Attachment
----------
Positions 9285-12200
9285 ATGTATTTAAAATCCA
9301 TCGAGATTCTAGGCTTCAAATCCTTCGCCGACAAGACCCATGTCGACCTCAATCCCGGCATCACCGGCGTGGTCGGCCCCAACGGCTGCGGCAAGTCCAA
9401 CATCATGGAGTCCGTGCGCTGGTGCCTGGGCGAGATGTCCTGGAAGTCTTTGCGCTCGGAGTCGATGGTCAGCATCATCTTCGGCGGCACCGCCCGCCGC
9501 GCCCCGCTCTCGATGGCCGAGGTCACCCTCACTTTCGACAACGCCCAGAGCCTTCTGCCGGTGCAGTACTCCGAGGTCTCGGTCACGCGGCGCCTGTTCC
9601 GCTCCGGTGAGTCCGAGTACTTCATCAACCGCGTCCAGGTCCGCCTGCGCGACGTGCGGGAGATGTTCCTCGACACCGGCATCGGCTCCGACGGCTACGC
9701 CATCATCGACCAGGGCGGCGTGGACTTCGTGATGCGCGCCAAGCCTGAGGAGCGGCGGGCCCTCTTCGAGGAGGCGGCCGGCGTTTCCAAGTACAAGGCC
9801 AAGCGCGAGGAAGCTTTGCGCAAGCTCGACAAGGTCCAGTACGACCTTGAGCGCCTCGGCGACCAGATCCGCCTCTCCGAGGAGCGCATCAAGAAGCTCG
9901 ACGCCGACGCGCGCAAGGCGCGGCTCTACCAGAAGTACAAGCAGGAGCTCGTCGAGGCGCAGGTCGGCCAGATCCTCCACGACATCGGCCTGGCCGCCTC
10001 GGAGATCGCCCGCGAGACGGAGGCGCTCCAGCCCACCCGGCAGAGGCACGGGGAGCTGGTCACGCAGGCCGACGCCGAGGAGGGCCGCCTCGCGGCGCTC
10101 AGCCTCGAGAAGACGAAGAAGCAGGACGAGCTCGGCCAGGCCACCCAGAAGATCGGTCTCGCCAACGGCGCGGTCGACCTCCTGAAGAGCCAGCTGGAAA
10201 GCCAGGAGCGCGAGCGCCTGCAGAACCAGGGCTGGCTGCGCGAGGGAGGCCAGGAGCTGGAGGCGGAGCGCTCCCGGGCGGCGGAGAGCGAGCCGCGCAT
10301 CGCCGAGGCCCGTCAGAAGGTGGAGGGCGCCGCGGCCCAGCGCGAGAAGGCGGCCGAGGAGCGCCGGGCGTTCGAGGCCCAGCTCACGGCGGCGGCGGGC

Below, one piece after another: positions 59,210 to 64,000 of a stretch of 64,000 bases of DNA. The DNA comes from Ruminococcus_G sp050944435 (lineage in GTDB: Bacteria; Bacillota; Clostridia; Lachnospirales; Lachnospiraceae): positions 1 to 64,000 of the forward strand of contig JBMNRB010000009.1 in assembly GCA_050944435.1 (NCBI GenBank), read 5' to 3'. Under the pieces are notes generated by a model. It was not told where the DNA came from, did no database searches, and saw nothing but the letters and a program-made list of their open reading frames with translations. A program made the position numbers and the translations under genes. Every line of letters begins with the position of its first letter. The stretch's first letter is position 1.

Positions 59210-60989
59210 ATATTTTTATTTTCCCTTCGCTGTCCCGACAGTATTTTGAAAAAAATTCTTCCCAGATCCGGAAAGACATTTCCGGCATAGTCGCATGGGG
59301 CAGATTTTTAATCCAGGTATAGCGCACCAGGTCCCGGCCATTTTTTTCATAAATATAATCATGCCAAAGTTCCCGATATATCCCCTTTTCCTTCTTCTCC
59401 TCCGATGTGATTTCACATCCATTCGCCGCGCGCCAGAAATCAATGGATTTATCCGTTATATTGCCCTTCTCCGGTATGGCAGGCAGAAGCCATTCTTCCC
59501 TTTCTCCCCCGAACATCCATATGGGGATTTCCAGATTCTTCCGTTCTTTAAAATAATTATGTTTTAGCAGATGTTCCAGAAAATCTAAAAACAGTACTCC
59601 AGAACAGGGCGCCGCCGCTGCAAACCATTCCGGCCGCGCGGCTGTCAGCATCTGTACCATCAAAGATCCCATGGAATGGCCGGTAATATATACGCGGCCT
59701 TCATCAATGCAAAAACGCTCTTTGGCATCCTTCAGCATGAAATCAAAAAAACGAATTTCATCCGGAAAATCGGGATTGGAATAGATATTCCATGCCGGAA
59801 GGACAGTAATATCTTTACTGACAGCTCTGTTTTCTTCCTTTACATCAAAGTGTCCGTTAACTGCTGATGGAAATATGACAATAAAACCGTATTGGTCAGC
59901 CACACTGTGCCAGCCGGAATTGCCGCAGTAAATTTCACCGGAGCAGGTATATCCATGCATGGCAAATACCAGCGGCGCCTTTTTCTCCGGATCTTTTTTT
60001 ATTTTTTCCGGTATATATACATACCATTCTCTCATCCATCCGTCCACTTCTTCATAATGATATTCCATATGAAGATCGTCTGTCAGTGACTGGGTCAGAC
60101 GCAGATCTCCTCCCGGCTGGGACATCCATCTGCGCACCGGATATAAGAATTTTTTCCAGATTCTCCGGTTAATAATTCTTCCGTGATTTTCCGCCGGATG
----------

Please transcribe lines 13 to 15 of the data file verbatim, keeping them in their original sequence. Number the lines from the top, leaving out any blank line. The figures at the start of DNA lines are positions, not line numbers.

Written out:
10301 CGCCGAGGCCCGTCAGAAGGTGGAGGGCGCCGCGGCCCAGCGCGAGAAGGCGGCCGAGGAGCGCCGGGCGTTCGAGGCCCAGCTCACGGCGGCGGCGGGC

Below, one piece after another: positions 59,210 to 64,000 of a stretch of 64,000 bases of DNA. The DNA comes from Ruminococcus_G sp050944435 (lineage in GTDB: Bacteria; Bacillota; Clostridia; Lachnospirales; Lachnospiraceae): positions 1 to 64,000 of the forward strand of contig JBMNRB010000009.1 in assembly GCA_050944435.1 (NCBI GenBank), read 5' to 3'. Under the pieces are notes generated by a model. It was not told where the DNA came from, did no database searches, and saw nothing but the letters and a program-made list of their open reading frames with translations. A program made the position numbers and the translations under genes. Every line of letters begins with the position of its first letter. The stretch's first letter is position 1.

Positions 59210-60989